# Question on Dually Dedekind-infinite sets

There are no comments on this post.I got an email a few days ago from Lucas Polymeris, a Chilean student, who asked me a very nice question. I want to go through the journey I took from that question to the answer.

Before we get to the question, let's review some definitions.

- We say that a set \(A\) is
**Dedekind-finite**if every injective \(f\colon A\to A\) is also surjective.

Otherwise, we call \(A\)**Dedekind-infinite**. - We say that a set \(A\) is
**dually Dedekind-finite**if every surjective \(f\colon A\to A\) is also injective.

Otherwise, we call \(A\)**dually Dedekind-infinite**. - We say that a function \(f\colon A\to B\) is
**finite-to-one**if for all \(b\in B\), \(f^{-1}(b)\) is finite.

No otherwise here.

Now. Lucas asked me the following, very natural question (rephrased from his original phrasing):

Suppose that \(A\) is a set such that any surjective \(f\colon A\to A\) is finite-to-one, must \(A\) be dually Dedekind-finite?(Note that it must be Dedekind-finite, at the very least.)

This seems like it should be false. Namely, there can be a dually Dedekind-infinite set \(A\) such that all of its self-surjections are finite-to-one. But in fact, the answer to the question is positive. Instead of immediately revealing how we got to this positive answer, I want to take you on the journey that I had to go in order to find that out. Because the knee-jerk reaction is always to say that if something can fail, then it will fail.

So, we started with "there should be a dually Dedekind-infinite with such property". What are the obvious examples? Well, let's start with the Russell set, namely, a Dedekind-finite set which is a countable union of pairs. Well, this Dedekind-finite set certainly maps onto \(\omega\), alas in the case of dually Dedekind-finiteness, this is not enough (recall that in the case of Dedekind-finiteness, \(A\) is Dedekind-infinite if and only if \(\omega\) injects into \(A\)).

Indeed, if \(R=\bigcup_{n<\omega}R_n\) is a Russell set, \(f\colon R\to R\) is surjective, then for all but finitely many pairs, \(f\) must behave the same on each pair, namely \(f''R_n\subseteq R_m\), for some \(m\). If this is not the case, then we can choose from \(R_n\) the point that was sent to the lower-indexed pair. Moreover, for all but finitely many pairs we actually must have \(f''R_n=R_m\), otherwise we can choose from \(R_m\) the one whose preimages start from a lower point. So in reality, \(f\) must be injective on all but finitely many pairs, and so it must be injective, since the finite remainder is, well, finite.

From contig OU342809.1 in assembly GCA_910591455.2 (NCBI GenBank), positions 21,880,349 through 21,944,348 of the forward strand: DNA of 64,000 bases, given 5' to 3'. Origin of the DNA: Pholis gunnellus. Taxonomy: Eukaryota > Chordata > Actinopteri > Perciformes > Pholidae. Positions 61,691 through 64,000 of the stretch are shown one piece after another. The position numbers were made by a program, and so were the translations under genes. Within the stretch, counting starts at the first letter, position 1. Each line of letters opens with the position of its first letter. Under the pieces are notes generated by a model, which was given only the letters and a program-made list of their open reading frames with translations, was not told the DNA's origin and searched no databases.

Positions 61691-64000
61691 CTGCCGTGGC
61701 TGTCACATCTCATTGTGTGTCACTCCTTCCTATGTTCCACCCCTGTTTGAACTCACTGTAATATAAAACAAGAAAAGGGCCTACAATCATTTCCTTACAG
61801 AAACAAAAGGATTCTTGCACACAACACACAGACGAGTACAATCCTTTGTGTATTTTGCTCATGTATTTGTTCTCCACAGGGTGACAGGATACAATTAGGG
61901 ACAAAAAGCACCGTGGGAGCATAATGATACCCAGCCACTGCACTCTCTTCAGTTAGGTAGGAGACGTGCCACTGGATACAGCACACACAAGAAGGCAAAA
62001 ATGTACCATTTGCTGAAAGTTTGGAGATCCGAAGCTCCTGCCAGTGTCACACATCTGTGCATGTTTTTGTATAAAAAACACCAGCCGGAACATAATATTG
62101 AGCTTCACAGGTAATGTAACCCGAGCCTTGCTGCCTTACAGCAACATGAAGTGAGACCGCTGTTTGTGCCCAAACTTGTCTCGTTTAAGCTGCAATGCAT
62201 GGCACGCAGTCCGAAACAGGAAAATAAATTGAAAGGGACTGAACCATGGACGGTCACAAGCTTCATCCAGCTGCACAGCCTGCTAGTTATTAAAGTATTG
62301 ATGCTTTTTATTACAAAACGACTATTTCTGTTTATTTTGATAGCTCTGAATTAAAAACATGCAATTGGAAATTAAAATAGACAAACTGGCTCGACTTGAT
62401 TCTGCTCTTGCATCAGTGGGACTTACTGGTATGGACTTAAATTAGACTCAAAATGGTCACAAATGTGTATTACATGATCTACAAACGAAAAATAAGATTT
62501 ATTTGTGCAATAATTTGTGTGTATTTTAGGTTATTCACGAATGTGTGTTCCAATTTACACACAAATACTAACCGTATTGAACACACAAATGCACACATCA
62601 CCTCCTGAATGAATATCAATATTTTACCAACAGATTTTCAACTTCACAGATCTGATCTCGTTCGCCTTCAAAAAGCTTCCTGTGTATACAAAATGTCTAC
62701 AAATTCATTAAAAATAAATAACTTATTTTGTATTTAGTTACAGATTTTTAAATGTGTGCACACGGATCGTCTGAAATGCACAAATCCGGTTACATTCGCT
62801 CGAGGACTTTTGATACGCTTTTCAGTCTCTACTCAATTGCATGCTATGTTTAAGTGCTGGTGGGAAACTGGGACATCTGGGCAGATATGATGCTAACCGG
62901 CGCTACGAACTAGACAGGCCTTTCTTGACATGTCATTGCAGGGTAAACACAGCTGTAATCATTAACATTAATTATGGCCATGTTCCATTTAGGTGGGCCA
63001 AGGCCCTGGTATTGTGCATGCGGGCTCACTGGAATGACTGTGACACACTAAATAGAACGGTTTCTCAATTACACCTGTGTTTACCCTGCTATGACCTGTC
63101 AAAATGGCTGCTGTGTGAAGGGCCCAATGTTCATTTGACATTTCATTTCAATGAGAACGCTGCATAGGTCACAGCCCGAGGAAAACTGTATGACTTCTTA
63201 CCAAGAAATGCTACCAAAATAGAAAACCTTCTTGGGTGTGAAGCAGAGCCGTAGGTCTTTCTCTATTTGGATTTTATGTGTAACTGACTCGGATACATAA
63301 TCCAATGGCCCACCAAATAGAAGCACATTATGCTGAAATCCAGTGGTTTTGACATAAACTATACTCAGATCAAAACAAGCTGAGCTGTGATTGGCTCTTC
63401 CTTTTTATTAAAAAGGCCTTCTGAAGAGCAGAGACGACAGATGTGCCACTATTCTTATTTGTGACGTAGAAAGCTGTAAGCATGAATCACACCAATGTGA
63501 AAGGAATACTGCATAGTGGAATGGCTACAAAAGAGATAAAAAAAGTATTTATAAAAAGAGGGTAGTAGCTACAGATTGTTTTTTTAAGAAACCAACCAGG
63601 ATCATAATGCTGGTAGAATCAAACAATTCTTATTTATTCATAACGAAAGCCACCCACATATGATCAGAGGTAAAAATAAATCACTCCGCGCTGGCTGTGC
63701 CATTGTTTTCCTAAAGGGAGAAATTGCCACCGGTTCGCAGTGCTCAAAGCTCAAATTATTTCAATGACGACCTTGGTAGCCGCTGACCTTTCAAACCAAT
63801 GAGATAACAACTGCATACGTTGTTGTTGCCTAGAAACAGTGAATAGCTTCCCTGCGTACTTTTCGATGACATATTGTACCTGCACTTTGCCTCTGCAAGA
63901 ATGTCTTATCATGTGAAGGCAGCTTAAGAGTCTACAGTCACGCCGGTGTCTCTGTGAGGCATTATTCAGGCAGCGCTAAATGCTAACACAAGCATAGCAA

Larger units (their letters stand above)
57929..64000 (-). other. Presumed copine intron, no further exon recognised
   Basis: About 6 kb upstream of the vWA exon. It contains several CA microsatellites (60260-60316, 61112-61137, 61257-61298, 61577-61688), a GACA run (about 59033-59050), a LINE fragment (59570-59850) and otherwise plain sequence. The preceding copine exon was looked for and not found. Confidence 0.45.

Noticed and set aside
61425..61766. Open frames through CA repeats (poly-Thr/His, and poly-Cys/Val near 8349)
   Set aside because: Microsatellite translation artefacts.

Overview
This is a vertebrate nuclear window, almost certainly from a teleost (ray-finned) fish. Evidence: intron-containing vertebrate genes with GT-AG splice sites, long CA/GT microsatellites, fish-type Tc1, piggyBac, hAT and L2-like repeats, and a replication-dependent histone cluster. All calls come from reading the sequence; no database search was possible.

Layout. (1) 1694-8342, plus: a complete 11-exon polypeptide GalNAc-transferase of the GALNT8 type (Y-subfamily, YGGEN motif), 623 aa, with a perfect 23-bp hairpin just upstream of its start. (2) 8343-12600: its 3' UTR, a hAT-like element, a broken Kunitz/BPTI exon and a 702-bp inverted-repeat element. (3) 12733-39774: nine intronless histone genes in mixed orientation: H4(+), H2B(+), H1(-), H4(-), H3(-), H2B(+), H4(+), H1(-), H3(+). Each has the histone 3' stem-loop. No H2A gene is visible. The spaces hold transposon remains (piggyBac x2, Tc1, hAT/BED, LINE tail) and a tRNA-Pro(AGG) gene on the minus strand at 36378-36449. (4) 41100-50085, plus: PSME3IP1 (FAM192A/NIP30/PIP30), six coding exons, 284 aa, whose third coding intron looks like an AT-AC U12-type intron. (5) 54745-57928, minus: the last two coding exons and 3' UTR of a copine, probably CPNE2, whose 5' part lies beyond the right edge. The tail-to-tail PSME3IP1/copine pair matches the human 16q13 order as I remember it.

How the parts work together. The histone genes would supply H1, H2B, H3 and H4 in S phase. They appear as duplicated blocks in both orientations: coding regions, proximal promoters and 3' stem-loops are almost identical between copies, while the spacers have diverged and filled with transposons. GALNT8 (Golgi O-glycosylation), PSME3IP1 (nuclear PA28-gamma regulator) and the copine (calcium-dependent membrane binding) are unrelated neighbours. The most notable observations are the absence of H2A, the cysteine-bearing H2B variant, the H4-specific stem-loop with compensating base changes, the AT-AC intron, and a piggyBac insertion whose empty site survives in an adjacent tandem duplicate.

So, Russell sets are no good. But you know what works well? Trees. Because if we have a finitely-splitting tree, then we can map each point to its predecessor, and the root to itself, and this will be a finite-to-one surjection. But where do we find such finitely-splitting trees that are themselves Dedekind-finite? Well, the choice-tree for a Russell set is one such example. Namely, \(T=\bigcup_{n<\omega}\prod_{k < n}R_k\) ordered by inclusion, is the tree approximating a choice function. Or even more directly, consider the structure of the binary tree with finite supports. At first glance, it seems that the only functions we get are indeed just those mapping a point to its predecessor, or some finite combination of those.

Alas, this won't do. Because the tree levels are definable. Since the height of the tree is just \(\omega\). So we can be clever, map all the even levels to the root, and "compress" the odd levels to the least predecessor not yet in the image. Formally, if you allow me to think about the elements of the tree as finite sequences ordered by end-extension, then we get \[f(s)=\begin{cases}\varnothing && |s|=2n\\ s\restriction n && |s|=2n+1\end{cases}\] as our function. It is certainly surjective, and the root will have infinitely many preimages.

So, using a selection tree of a Russell set won't work. Indeed any tree is going to fail us. So maybe we can understand from this failure how to get the right answer? Well. If \(f\colon A\to A\) is surjective but not injective, pick a point \(a_0\in A\) whose preimage is non-trivial, and define recursively, \(A_0=\{a_0\}\), and \(A_{n+1}=f^{-1}(A_n)\setminus A_n\). This gives us a sequence of sets, perhaps finite, if \(f\) was finite-to-one, but it defines a tree of height \(\omega\), and we know how to create non finite-to-one surjections when we have a tree of height \(\omega\).

And indeed, this is the answer. Originally phrased as a proof by contradiction, but now, as Lucas noted, phrased in a direct implication. If we have any non-injective surjection \(f\colon A\to A\), then there is one which is not finite-to-one. And so, if \(A\) is such that any \(f\colon A\to A\) is finite-to-one, it must be that \(A\) is dually Dedekind-finite.

I hope this journey was interesting to you, it was certainly interesting to me. I think it's a fun example of how mathematicians will often think about something. And how the knee-jerk reaction of someone with semi-decent intuition might not be the right one, but exploring it further will lead to some beautiful mathematics.

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